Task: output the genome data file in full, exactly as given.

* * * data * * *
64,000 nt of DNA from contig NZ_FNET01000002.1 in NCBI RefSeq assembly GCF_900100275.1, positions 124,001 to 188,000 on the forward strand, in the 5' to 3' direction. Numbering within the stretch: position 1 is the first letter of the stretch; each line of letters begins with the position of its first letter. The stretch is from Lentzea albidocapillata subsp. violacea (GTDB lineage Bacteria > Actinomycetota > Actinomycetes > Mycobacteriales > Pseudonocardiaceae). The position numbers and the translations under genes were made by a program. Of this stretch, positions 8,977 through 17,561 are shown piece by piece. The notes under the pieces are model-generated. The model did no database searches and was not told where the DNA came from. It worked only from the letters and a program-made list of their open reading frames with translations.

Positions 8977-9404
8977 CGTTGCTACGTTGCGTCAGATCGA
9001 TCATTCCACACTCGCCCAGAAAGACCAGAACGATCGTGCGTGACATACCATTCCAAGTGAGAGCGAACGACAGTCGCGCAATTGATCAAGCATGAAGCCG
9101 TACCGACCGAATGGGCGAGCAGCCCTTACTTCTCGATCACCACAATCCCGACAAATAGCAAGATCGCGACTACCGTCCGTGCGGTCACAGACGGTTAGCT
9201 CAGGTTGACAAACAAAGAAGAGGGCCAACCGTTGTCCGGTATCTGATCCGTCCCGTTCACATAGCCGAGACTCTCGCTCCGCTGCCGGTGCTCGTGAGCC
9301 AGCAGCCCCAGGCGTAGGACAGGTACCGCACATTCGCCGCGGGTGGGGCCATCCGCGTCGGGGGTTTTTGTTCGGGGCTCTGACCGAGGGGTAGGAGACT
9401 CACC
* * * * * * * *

64,000 nt of DNA from contig NZ_FNET01000002.1 in NCBI RefSeq assembly GCF_900100275.1, positions 124,001 to 188,000 on the forward strand, in the 5' to 3' direction. Numbering within the stretch: position 1 is the first letter of the stretch; each line of letters begins with the position of its first letter. The stretch is from Lentzea albidocapillata subsp. violacea (GTDB lineage Bacteria > Actinomycetota > Actinomycetes > Mycobacteriales > Pseudonocardiaceae). The position numbers and the translations under genes were made by a program. Of this stretch, positions 8,977 through 17,561 are shown piece by piece. The notes under the pieces are model-generated. The model did no database searches and was not told where the DNA came from. It worked only from the letters and a program-made list of their open reading frames with translations.

Positions 8977-9404
8977 CGTTGCTACGTTGCGTCAGATCGA
9001 TCATTCCACACTCGCCCAGAAAGACCAGAACGATCGTGCGTGACATACCATTCCAAGTGAGAGCGAACGACAGTCGCGCAATTGATCAAGCATGAAGCCG
9101 TACCGACCGAATGGGCGAGCAGCCCTTACTTCTCGATCACCACAATCCCGACAAATAGCAAGATCGCGACTACCGTCCGTGCGGTCACAGACGGTTAGCT
9201 CAGGTTGACAAACAAAGAAGAGGGCCAACCGTTGTCCGGTATCTGATCCGTCCCGTTCACATAGCCGAGACTCTCGCTCCGCTGCCGGTGCTCGTGAGCC
9301 AGCAGCCCCAGGCGTAGGACAGGTACCGCACATTCGCCGCGGGTGGGGCCATCCGCGTCGGGGGTTTTTGTTCGGGGCTCTGACCGAGGGGTAGGAGACT
9401 CACC